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Neo Busker

Joined: Jan 18, 2013
Posts: 1
Great post man! Very inspirational.
Cool, you've "learned" the trumpet... :horn: :wink2:


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 Title: Re: What's great about busking?
PostPosted: Aug 27, 2014 
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Neo Busker

Joined: Aug 27, 2014
Posts: 1
I have played music with fantastic musicians from all over the world, been hosted on the floors and couches of wonderful people in all sorts of places,,,very nice post.. :guitar:

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 Title: Re: What's great about busking?
PostPosted: Jan 24, 2015 
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Neo Busker

Joined: Jan 24, 2015
Posts: 1
BC wrote:
:tophat: WHAT'S GREAT ABOUT BUSKING?
by Fergus McKay

fergus_mckay.jpg
I was, at 37 years old, bankrupt, with a dead end job living in Edinburgh in a cramped flat, getting enough money to pay my rent and bills. I gave it up and started to tour, busking in Europe.

I now live in the south of France, have freedom, self confidence, am my own boss, entertain people every day, get asked to perform at festivals, have traveled to an average of 15 countries a year for the last 3 years, get paid only when people like what I do, have a beautiful Italian girlfriend who I would never have met if I hadn’t been busking, and am recognised by people in the streets of my home town, even when not busking.

I have played music with fantastic musicians from all over the world, been hosted on the floors and couches of wonderful people in all sorts of places, opened my horizons more than I could ever have imagined and so on. I’ve picked up two new languages in which I am now fluent… what HASN’T busking done for me?!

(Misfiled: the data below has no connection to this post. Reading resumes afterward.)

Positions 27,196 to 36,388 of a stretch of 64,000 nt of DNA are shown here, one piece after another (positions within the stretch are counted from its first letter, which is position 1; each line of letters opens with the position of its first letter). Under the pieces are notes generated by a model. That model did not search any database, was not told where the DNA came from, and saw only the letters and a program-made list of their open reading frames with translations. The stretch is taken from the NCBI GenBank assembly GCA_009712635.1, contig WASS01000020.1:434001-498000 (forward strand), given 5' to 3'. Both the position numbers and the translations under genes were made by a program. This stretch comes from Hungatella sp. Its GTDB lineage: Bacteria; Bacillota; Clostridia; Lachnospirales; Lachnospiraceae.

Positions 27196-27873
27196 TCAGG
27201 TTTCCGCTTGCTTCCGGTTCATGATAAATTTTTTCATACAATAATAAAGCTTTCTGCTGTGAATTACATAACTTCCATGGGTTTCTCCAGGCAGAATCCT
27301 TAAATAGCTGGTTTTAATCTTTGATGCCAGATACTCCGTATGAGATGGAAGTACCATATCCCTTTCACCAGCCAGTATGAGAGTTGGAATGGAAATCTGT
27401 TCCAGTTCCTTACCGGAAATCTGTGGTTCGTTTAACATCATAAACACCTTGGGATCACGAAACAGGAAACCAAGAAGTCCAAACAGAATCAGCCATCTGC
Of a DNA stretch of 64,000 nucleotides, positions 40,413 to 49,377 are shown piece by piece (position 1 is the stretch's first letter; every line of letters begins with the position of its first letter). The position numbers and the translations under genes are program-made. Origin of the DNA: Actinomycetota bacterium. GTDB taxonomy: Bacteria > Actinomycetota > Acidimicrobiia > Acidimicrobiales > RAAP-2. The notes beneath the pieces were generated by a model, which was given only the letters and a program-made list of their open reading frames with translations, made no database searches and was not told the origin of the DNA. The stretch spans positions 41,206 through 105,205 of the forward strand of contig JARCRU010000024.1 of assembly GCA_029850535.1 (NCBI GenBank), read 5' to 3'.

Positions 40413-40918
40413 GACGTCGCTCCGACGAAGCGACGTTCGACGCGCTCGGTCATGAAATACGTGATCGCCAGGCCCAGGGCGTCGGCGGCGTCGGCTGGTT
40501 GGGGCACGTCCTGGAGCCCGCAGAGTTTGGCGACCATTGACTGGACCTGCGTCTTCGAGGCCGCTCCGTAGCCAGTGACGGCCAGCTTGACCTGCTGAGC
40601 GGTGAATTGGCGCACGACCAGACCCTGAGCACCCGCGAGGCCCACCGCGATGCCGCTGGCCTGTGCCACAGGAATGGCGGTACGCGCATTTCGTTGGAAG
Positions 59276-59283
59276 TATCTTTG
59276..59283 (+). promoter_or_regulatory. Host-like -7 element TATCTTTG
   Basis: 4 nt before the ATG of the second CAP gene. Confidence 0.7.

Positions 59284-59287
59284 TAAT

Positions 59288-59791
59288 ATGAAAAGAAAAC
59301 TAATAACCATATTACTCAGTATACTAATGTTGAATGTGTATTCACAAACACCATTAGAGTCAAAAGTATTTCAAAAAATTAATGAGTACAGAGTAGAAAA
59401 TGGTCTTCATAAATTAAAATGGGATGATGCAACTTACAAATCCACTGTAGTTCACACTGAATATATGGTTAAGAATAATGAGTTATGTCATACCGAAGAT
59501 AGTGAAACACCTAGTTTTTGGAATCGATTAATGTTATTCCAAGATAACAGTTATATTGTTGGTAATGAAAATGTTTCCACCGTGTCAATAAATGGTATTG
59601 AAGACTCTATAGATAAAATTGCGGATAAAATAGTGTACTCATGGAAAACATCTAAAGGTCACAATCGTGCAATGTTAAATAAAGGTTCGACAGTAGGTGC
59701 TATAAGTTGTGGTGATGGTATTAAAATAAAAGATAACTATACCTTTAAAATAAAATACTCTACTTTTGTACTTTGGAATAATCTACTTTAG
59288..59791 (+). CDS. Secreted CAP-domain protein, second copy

Practicing four hours or so every day in front of a live audience, and knowing that you’ll only get paid if you’re entertaining them, certainly helps to make you a better artist. I’ve become a better guitarist, better singer, better songwriter, better interpreter of other people’s songs, better at communicating and better at projecting myself. Perhaps best of all, I have learned how to play the trumpet, mandolin, clarinet, charango and ukulele, and have invented and built my own instruments.
fergus_mckay2.jpg

Busking has given me a career. Before, I had a dead end job and two failed businesses behind me. Now I have an internationally known profile as a one man band, I have bookings in Serbia, Italy, France, UK, Germany, Luxembourg, Austria and Slovenia for this summer, and I will be supporting Joan Armatrading on her tour of the UK.

This has all come about because I decided to become a full time street musician. In my old 9-5 job, I simply didn’t have the time to do any of this. But busking has made it possible to earn a living as a musician without following the depressing route of underpaid gigs, or sending demo tapes to disinterested record companies. I’ve even started to do workshops for street musicians and for building instruments, working with children, the elderly and the disabled, as well as adults wishing to continue learning!


I play in front of literally thousands of people every day. If people like my act, they take a picture, stand and watch, give me a tip, or buy a CD. This is the best way to gauge an international audience’s appreciation. In the days I was in a band, playing at venues that charged an entrance fee, getting that many people to hear my stuff/buy my cd’s etc was impossible. The audience must like what I do or I can’t eat, it’s as simple as that.


For all the above reasons! I never understood who it is that wants busking stopped. It can’t be the people who take pictures, watch, laugh, dance, buy cd’s and merchandise, or go to street festivals — and in my experience that’s the vast majority of people.
fergus_mckay3.jpg

Who are the small minority who think it’s a good idea to restrict it? It provides entertainment, colour, life and vitality outside of the drab and uninspiring world of television; it gives people inspirations and aspirations; it allows people whose talent is not necessarily aligned with that of mainstream culture and media an opportunity to display their talent to a public, who, on the whole, appreciate it; it enables artists to develop and find out where their strengths and weaknesses lie; it alleviates poverty; it opens up travel opportunities; it gets people meeting each other, and swapping creative ideas; it has helped SO many people pick themselves up from broken or dysfunctional situations; it’s an alternative to sitting at home watching TV; it has started many careers; it is an outlet for creative people who don’t necessarily want to be stars…
:spotlight: